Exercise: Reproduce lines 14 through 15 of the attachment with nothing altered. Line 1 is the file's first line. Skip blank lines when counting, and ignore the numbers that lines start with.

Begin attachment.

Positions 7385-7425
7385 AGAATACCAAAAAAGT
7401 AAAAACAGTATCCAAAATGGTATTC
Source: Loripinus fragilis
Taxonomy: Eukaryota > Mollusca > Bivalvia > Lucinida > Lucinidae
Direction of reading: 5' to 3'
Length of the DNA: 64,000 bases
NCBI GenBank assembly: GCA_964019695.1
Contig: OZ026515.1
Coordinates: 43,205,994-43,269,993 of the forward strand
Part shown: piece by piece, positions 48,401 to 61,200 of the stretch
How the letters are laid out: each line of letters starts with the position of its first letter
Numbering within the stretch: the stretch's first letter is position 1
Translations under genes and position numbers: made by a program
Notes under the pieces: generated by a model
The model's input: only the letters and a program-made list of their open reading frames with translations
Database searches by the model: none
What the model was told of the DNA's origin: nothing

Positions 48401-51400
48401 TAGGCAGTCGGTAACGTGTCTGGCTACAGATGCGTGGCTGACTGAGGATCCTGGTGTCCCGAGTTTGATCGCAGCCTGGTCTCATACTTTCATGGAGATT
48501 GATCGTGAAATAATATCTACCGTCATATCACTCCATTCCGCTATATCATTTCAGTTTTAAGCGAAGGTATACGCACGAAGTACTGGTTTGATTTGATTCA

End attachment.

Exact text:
Translations under genes and position numbers: made by a program
Notes under the pieces: generated by a model